Study says adults catch flu every five years
Although it may seem like it happens a lot more often, adults, on average, actually catch the flu every five years, according to a study by an international team of researchers.
This study, published in the journal PLoS Biology, looked at nine main strains of flu (all type of influenza A virus) that were known to have circulated around the world between 1968 and 2009. The researchers recruited 151 volunteers in China, ages 7 to 81, and checked their blood for antibodies to see if they had been infected with any of the viruses and how often. Based on their findings, they estimated that children got the flu once every other year, but that it happened less frequently as they got older. From the age of 30 on, people got the flu only about two times per decade.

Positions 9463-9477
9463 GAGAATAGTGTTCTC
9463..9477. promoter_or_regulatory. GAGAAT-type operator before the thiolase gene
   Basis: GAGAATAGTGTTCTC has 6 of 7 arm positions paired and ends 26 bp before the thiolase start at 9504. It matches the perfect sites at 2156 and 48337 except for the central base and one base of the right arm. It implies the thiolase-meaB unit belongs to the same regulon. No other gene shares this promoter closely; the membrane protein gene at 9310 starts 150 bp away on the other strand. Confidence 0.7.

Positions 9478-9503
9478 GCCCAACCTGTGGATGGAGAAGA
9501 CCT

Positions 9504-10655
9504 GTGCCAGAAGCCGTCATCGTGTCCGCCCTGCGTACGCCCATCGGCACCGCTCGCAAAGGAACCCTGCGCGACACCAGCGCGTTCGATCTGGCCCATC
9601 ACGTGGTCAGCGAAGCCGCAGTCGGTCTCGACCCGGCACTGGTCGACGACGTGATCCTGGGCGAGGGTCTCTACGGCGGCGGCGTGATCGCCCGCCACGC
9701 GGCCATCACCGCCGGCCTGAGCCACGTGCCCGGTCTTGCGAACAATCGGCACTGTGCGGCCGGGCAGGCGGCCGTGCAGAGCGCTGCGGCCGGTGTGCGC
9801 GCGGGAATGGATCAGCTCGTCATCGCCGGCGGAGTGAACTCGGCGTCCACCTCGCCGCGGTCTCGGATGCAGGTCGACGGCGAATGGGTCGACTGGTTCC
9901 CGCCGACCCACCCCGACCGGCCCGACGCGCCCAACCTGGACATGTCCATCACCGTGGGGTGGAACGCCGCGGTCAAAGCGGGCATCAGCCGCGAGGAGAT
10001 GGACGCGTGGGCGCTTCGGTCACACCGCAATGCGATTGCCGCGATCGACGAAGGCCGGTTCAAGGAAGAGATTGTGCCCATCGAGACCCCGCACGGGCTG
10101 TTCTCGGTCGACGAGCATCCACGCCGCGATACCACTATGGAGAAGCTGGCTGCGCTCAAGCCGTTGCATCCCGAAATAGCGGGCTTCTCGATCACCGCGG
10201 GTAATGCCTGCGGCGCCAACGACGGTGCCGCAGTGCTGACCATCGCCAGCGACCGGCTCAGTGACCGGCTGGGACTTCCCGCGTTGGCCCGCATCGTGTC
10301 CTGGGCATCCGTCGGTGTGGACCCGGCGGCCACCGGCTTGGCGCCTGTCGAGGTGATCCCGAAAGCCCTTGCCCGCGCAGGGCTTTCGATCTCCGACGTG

Gathering this sort of lifespan data, which the researchers said hadn't been done before, should help experts better understand who is at higher risk of infection and how far disease spreads through communities.
The researchers suggested that many people still mistake bad colds for the flu. The latter is a more severe illness with aches and pains, in addition to a clogged or runny nose.